World Refugee Day happens once year, but the issues it is designed to highlight are a daily concern for Lebanon. As the country which hosts the world’s largest number of refugees per capita, Lebanon holds some important lessons. Lebanon almost doubled the size of its national public education system in five years in response to the ongoing refugee crisis, something no country has ever done before. The large increases in primary education seen particularly in African countries in the last decade and a half rarely accounted for more than a 50 percent increase in the total public school population as they were focused on the first six years of school; Lebanon has increased its overall public school population by almost 100 percent.
As the world struggles to cope with the stream of refugees coming out of Syria, there is an urgent need to advance education opportunities. This is not to just thwart radicalization, as United Nations special envoy for global education Gordon Brown argues, but to ensure that we invest in building refugee children’s human capital.
In Europe, the year 2015 will be remembered as the year of the “refugee crisis.” Hundreds of thousands of refugees have crossed treacherous waters and borders to flee war and persecution in Syria and the wider Middle East and Africa in search of protection in the European Union. Transit and destination countries have been struggling to manage the refugee flow and to register and shelter the new arrivals. At the same time, the EU is debating how best to tackle the sources of forced displacement and is stepping up support to Turkey, Jordan, and Lebanon, who host the lion’s share of Syrian refugees. But largely missing from the frenetic activity so far, except in Germany, has been a thorough discussion of the next step: how to manage the integration of refugees in host countries beyond the initial humanitarian response of shelter and food.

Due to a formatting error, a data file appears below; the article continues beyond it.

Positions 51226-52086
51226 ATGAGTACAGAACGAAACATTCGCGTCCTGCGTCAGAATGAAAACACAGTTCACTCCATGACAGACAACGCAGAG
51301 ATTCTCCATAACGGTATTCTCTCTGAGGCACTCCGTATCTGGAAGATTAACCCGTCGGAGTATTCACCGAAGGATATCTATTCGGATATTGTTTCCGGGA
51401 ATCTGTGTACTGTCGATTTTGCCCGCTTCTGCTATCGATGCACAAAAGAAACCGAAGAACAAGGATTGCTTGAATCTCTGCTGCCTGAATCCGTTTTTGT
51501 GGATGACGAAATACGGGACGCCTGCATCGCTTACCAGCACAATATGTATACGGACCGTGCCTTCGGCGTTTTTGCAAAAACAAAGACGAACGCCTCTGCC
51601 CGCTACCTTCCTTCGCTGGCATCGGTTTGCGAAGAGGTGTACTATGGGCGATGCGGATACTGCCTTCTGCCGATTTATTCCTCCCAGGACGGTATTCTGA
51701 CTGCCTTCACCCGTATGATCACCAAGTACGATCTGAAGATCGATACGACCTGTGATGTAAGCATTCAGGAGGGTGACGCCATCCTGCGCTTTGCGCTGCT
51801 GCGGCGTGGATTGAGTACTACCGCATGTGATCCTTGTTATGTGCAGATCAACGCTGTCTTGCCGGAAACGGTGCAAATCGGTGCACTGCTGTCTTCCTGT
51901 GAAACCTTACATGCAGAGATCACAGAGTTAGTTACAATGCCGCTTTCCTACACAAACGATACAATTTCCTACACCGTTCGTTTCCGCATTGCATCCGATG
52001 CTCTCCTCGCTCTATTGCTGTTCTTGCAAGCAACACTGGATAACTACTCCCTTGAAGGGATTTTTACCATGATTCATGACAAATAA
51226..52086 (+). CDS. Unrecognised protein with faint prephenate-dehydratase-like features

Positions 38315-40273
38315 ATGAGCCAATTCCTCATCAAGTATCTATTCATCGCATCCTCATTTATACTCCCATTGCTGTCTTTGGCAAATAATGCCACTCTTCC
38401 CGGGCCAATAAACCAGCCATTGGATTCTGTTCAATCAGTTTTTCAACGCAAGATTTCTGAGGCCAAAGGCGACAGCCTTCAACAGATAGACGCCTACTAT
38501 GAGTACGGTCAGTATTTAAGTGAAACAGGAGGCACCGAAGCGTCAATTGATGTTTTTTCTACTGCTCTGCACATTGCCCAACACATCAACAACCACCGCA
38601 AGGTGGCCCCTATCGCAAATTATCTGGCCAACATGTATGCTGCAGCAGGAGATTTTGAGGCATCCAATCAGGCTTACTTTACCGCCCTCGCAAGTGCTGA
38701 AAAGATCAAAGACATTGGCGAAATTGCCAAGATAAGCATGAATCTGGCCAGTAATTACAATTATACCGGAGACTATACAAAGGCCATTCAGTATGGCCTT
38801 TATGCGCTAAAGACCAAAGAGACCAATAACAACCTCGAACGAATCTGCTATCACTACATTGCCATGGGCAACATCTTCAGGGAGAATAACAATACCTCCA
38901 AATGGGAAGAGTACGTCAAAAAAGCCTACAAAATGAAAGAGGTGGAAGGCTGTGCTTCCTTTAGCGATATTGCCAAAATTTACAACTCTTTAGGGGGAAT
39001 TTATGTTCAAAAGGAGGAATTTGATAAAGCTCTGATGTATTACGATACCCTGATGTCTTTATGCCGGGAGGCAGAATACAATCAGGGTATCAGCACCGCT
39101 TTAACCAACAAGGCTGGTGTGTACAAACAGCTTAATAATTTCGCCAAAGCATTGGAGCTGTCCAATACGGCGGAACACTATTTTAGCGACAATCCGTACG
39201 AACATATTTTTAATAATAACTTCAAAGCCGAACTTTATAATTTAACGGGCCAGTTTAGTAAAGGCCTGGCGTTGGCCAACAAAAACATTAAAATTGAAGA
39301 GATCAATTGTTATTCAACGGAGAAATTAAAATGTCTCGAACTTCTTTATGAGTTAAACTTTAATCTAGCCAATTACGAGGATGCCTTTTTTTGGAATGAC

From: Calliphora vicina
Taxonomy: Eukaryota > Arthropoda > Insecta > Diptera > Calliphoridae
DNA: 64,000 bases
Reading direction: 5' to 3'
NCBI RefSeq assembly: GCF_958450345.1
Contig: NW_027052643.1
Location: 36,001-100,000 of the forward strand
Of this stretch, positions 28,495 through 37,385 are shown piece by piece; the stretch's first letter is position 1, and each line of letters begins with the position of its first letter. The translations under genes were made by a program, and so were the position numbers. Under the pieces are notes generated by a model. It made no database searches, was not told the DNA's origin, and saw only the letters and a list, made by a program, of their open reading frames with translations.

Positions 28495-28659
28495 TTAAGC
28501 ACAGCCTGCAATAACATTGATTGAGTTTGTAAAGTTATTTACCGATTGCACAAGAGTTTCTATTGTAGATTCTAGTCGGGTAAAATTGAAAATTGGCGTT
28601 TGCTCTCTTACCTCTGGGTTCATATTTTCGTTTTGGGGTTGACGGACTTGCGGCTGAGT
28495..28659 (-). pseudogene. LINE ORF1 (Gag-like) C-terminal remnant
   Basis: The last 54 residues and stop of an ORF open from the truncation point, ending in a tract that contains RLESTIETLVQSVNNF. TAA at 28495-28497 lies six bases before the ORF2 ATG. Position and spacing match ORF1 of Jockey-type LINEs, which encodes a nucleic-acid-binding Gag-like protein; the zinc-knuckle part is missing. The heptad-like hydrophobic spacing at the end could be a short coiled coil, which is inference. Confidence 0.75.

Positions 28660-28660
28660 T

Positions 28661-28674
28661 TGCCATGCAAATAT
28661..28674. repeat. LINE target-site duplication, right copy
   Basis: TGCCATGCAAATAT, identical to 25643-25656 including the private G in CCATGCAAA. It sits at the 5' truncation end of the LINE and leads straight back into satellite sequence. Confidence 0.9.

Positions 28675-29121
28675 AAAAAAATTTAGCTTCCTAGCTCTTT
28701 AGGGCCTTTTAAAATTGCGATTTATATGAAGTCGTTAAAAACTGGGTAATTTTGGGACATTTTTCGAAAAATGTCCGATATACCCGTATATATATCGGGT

The headlines are sobering:
• The Arab World has 25% youth unemployment – the highest in the world – and female youth unemployment is even higher reaching over 30%
• The economic loss of youth unemployment costs US$40 to $50 billion annually – equivalent to the GDP of countries like Tunisia or Lebanon
• One third of the population in the region is below the age of 15 – a further third is aged 15 to 29.
• Two thirds of young people surveyed believe they do not have the skills required to get a good job
It is widely held that the revolutions taking place across the Middle East have been fuelled by a generation of youth who are over-educated or poorly-educated and unemployed. Education for Employment (e4e) is an initiative that seeks to ‘realize Arab youth potential’ by providing education opportunities that focus on employability. The World Bank Group's International Finance Corporation (IFC) and the Islamic Development Bank commissioned research for 22 countries across the Arab World with ‘deep dive’ research undertaken in 9 countries. The report found that demand for e4e solutions is substantial and yet supply is nascent. It also identified that critical enablers are missing, such as quality and standard setting, funding mechanisms, internship opportunities and information for young people on the value of different types of education.